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Adapted from Wireless Communications Principles & Practice By Theodore S. Rappaport , 2nd ed.

Adapted from Wireless Communications Principles & Practice By Theodore S. Rappaport , 2nd ed. Prentice Hall, 2002. Ch. 1 Introduction to wireless Communications Systems.

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Adapted from Wireless Communications Principles & Practice By Theodore S. Rappaport , 2nd ed.

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  1. Adapted from Wireless Communications Principles & Practice By Theodore S. Rappaport , 2nd ed. Prentice Hall, 2002

  2. Ch. 1 Introduction to wireless Communications Systems • In 1897, Guglielmo Marconi first demonstrated radio’s ability to provide continuous contact with ships sailing the English channel. • During the past 10 years, fueled by • Digital and RF circuit fabrication improvements • New VLSI technologies • Other miniaturization technologies (e.g., passive components) The mobile communications industry has grown by orders of magnitude. • The trends will continue at an even greater pace during the next decade.

  3. 1.1 Evolution of Mobile Radio Communications

  4. 1.2 Mobile Radiotelephone in the U.S. • In 1934, AM mobile communication systems for municipal police radio systems. • vehicle ignition noise was a major problem. • In 1946, FM mobile communications for the first public mobile telephone service • Each system used a single, high-powered transmitter and large tower to cover distances of over 50 km. • Used 120 kHz of RF bandwidth in a half-duplex mode. (push-to-talk release-to-listen systems.) • Large RF bandwidth was largely due to the technology difficulty (in mass-producing tight RF filter and low-noise, front-end receiver amplifiers.) • In 1950, the channel bandwidth was cut in half to 60kHZ due to improved technology.

  5. By the mid 1960s, the channel bandwidth again was cut to 30 kHZ. • Thus, from WWII to the mid 1960s, the spectrum efficiency was improved only a factor of 4 due to the technology advancements. • Also in 1950s and 1960s, automatic channel truncking was introduced in IMTS(Improved Mobile Telephone Service.) • offering full duplex, auto-dial, auto-trunking • became saturated quickly • By 1976, has only twelve channels and could only serve 543 customers in New York City of 10 millions populations.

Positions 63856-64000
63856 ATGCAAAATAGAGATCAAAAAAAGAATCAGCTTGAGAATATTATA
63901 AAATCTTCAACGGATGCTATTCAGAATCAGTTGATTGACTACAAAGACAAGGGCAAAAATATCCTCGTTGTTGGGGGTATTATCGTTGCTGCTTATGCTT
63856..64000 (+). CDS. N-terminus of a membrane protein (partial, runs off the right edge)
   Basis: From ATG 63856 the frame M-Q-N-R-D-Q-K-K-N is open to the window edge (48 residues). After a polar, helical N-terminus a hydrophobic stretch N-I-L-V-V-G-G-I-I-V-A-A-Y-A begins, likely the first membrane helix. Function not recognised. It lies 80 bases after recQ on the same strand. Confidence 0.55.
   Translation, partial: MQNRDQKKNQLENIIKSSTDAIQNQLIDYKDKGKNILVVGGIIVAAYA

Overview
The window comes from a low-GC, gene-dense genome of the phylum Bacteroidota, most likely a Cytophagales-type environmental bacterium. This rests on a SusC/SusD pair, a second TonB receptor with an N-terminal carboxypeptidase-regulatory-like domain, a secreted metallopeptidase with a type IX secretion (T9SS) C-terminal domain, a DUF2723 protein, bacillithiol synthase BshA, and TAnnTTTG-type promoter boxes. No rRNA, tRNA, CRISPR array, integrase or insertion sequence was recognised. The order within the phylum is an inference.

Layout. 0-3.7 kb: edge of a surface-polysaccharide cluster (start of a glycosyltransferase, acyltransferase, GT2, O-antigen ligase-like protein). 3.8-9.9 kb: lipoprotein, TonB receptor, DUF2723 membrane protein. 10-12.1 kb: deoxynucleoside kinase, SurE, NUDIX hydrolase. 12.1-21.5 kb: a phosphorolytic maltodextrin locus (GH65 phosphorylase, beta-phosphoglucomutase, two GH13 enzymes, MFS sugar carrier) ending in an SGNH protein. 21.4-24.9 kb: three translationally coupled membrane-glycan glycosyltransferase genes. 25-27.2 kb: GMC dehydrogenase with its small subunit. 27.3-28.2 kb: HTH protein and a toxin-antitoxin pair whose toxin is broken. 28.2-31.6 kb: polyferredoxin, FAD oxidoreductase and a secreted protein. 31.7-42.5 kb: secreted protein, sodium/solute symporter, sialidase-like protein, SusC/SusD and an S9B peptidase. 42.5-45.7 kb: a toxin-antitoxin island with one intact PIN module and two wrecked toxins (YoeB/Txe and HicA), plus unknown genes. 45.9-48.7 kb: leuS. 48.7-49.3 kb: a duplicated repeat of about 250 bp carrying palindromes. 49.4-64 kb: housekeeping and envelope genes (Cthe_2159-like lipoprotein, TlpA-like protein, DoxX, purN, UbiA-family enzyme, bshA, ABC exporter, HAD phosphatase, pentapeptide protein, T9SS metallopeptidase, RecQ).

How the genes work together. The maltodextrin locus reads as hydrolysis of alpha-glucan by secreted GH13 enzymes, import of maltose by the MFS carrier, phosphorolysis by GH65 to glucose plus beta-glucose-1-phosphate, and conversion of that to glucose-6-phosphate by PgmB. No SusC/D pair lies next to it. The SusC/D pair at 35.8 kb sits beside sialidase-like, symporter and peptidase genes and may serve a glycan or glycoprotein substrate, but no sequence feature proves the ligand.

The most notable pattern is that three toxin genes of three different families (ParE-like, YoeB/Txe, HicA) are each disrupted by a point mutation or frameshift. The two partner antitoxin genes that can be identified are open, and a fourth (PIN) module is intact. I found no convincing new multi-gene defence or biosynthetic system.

6. Cellular radiotelephone • Developed in 1960s by Bell Lab and others • The basic idea is to reuse the channel frequency at a sufficient distance to increase the spectrum efficiency. • But the technology was not available to implement until the late 1970s. (mainly the microprocessor and DSP technologies.) • In 1983, AMPS (Advanced Mobile Phone System, IS-41) deployed by Ameritech in Chicago. • 40 MHz spectrum in 800 MHz band • 666 channels (+ 166 channels), per Fig 1.2. • Each duplex channel occupies > 60 kHz (30+30) FDMA to maximize capacity. • Two cellular providers in each market.

  7. In late 1991, U.S. Digital Cellular (USDC, IS-54) was introduced. • to replace AMPS analog channels • 3 times of capacity due to the use of digital modulation ( DQPSK), speech coding, and TDMA technologies. • could further increase up to 6 times of capacity given the advancements of DSP and speech coding technologies. • In mid 1990s, Code Division Multiple Access (CDMA, IS-95) was introduced by Qualcomm. • based on spread spectrum technology. • supports 6-20 times of users in 1.25 MHz shared by all the channels. • each associated with a unique code sequence. • operate at much smaller SNR.(FdB)

  8. 1.3 Mobile Radio Systems Around the World

  9. 1.4 Examples of Mobile Radio Systems

  10. In FDD, • a device, called a duplexer, is used inside the subscriber unit to enable the same antenna to be used for simultaneous transmission and reception. • to facilitate FDD, it is necessary to separate the XMIT and RCVD frequencies by about 5% of the nominal RF frequency, so that the duplexer can provide sufficient isolation while being inexpensively manufactured. • In TDD, • only possible with digital transmission format and digital modulation. • very sensitive to timing. Consequently, only used for indoor or small area wireless applications.

  11. 1.4.1. Paging Systems

  12. Paging receivers are simple and inexpensive, but the transmission system required is quite sophisticated. (simulcasting) • designed to provide ultra-reliable coverage, even inside buildings • Buildings can attenuate radio signals by 20 or 30 dB, making the choice of base station locations difficult for the paging companies. • Small RF bandwidths are used to maximize the signal-to-noise ratio at each paging receiver, so low data rates (6400 bps or less) are used.

  13. 1.4.2 Cordless Telephone Systems

  14. 1.4.3 Cellular Telephone Systems

  15. How a Cellular Telephone Call is Made

  16. 1.4.4 Comparison of Common Mobile Radio Systems

  17. 1.5 Trends in Cellular Radio+Personal Comm. • Personal Communication Services (PCS) or PCN. • voice+data (PDA) • wireless internet services • Low earth orbit (LEO) satellite communication • Indoor Wireless Networking • WLAN • HyperLAN • Bluetooth(PAN) • BRAN • Future Public Land Mobile Telephone System (FPLMTS)---A worldwide Standard • 3G, 4G • Software-defined Radio • Fixed Wireless Access • WLL • LMDS

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